Senate Passes McClellan Invoice to Reform the Felony Justice System for Virginians with Mental/Developmental Disabilities and Psychological Well being Circumstances


From Senator Jennifer McClellan’s office:

Senate Passes McClellan’s Law Reforming Criminal Justice System for Virginians with Mental / Developmental Disabilities and Mental Illness

The bill would allow individuals to provide evidence of mental illness or mental / developmental disabilities

RICHMOND, VA – Today the Virginia Senate passed SB 1315 from Senator Jennifer McClellan (D-Richmond), a bill designed to improve the way the Virginia criminal justice system deals with cases involving individuals with mental illness and developmental / mental disabilities treated.

The bill would:

  • End a 1980s law prohibiting defendants from providing evidence of their mental health or mental / developmental disability, and how it might have affected their mental status at the time of the alleged crime.
  • Ask a judge to consider such conditions in bail and sentencing.
  • Add training for court-appointed attorneys to help them understand the unique considerations of representing people with such conditions and disabilities.

“Virginia needs to modernize our approach to combating people with intellectual and developmental disabilities and mental illnesses in our criminal justice system,” said Senator McClellan. “This law reforms our criminal justice system to be fairer and to address the unique challenges of mental illness and intellectual and developmental disabilities. I look forward to working with the House to pass this critical criminal justice reform bill. “

Delegate Jeff Bourne (D-Richmond) bears the accompanying invoice in the house.

“Too often people enter the justice system with the odds that already exist against them. This legislation ensures that people in the courtroom can tell their full stories and is an important step in ending the criminalization of people with mental illness and intellectual and developmental disabilities, ”said Delegate Bourne. “I am proud to have sponsored this legislation in the House, and I would like to thank Senator McClellan for her dedicated work on this important issue.”

“Too often, people with intellectual and developmental disabilities and mental illnesses – especially blacks, indigenous people and other people of color – get trapped in the system because of guidelines that fail to understand how intellectual and developmental disabilities or mental illnesses can affect many aspects of the system This person’s interaction with the judicial system, ”said Tonya Milling, executive director of The Arc of Virginia. “This new legislation ensures that people with intellectual and / or developmental disabilities involved in the criminal justice system are recognized and considered to ensure that their rights are protected and that they can receive fair treatment, including reasonable accommodation, when needed . The Arc of Virginia thanks Senator McClellan and Delegate Bourne for their work in bringing fairness and justice into the judicial system. “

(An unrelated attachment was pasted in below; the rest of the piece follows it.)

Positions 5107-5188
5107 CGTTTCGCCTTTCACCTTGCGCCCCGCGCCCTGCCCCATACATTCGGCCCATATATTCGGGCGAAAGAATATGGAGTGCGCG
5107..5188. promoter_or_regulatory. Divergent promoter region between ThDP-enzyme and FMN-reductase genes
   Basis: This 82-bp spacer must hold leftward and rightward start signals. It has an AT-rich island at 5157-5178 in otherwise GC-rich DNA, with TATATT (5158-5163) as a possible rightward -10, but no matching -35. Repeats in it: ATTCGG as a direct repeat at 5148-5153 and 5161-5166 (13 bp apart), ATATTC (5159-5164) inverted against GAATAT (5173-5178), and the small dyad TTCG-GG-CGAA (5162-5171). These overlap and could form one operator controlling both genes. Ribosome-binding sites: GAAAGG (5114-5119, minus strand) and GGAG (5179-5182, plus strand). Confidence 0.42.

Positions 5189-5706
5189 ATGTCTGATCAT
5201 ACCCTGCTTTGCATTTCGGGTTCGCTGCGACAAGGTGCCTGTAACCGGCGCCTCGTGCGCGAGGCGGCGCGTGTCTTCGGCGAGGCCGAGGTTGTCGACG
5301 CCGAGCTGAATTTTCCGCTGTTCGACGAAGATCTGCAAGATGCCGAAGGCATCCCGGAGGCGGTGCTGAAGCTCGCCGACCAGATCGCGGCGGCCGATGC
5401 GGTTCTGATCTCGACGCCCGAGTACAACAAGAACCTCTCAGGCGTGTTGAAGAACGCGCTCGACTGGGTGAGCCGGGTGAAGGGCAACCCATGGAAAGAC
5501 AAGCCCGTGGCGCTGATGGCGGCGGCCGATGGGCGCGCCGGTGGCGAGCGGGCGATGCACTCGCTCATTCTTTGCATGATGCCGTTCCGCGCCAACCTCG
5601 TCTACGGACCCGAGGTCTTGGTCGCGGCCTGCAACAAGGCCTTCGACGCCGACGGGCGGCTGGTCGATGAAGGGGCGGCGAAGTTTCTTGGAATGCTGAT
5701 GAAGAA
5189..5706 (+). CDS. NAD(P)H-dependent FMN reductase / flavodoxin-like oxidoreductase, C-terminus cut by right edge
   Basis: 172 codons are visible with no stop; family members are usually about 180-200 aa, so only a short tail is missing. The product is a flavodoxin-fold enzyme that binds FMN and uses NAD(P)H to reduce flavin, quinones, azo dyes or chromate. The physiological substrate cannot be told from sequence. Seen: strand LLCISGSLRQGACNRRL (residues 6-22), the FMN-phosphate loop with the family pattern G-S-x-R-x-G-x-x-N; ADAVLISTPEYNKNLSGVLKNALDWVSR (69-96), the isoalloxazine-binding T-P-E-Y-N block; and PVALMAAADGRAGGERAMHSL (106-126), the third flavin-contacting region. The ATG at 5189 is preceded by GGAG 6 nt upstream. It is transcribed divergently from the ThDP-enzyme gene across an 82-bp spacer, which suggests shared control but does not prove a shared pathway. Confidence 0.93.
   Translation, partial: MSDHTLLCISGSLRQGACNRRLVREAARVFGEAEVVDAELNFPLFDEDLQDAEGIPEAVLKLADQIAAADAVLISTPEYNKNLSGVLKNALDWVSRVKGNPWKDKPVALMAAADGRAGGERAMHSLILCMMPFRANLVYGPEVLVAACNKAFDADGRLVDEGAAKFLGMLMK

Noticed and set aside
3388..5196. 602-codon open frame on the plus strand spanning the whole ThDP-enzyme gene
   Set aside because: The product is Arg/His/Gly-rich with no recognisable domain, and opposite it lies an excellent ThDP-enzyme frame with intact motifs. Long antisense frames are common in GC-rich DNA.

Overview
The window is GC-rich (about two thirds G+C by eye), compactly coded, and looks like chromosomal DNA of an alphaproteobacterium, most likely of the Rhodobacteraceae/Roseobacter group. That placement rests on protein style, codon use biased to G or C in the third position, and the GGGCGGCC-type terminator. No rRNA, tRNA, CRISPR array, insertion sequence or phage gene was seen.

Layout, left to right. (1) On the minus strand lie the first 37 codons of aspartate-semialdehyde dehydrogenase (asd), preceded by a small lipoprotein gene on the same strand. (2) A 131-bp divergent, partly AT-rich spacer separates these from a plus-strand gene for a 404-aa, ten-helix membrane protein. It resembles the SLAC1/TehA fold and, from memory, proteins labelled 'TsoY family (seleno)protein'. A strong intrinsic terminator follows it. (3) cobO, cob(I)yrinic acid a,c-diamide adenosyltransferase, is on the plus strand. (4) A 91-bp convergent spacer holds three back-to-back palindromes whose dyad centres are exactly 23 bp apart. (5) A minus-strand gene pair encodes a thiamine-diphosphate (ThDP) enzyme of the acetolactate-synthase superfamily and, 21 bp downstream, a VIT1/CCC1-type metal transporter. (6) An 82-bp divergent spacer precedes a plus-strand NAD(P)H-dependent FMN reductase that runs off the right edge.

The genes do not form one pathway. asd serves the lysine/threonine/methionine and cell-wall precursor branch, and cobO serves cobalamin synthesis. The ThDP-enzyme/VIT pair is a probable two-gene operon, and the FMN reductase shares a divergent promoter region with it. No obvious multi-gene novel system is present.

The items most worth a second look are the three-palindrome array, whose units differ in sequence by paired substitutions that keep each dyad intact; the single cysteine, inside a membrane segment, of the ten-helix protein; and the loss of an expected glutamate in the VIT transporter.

“Senator McClellan’s Bill SB 1315 and Delegate Bourne’s HB 2047 are a major reform of the criminal justice system for people with mental health and intellectual / developmental disabilities such as autism,” said Brian Kelmar, Chair of the Legal Reform for the Mentally and Developmentally Disabled (LRIDD) ). “It provides fairness and just justice under the law to enable evidence of recognition of disabilities and mental health problems throughout the trial, not just the conviction stage. A common comment I regularly hear from parents and relatives with family members with mental and / or intellectual / developmental issues involved in the criminal justice system is, “The courts will clearly take into account my son’s mental or developmental condition and this nightmare becomes disappear. ‘Instead, they are terribly shocked and in unimaginable pain when they find out that clues about the mental state or a developmental disorder can only be considered during the judgment phase. This legislation is a great opportunity to ensure equality under the law for our most vulnerable populations and the first step in educating employees in court. “

Senator McClellan worked with students at the University of Virginia School of Law’s new State and Local Government Policy Clinic to help draft the legislative proposal. One of the students who worked with the Senator, Lukus Freeman, said, “While this law is new in Virginia, it reflects common practice in a number of other states. It also reflects recommendations from the American Bar Association. ”

Kyle McGoey, who also worked on the legislation, added, “SB 1315 will bring Virginia into line with best practice when it comes to people with disabilities or mental illnesses involved in the criminal justice system.”


Jennifer McClellan was elected to the Virginia Senate in 2017 after serving 11 years in the House of Delegates. She has been a leader in fighting climate change, strengthening public education and dismantling the school-prison pipeline, protecting voting rights, reforming the criminal justice system, combating domestic and sexual violence, and combating all forms of discrimination.

Twitter: @JennMcClellanVA; Facebook: @Senjennifermcclellan; IG: @JennMcClellanVA; Website:

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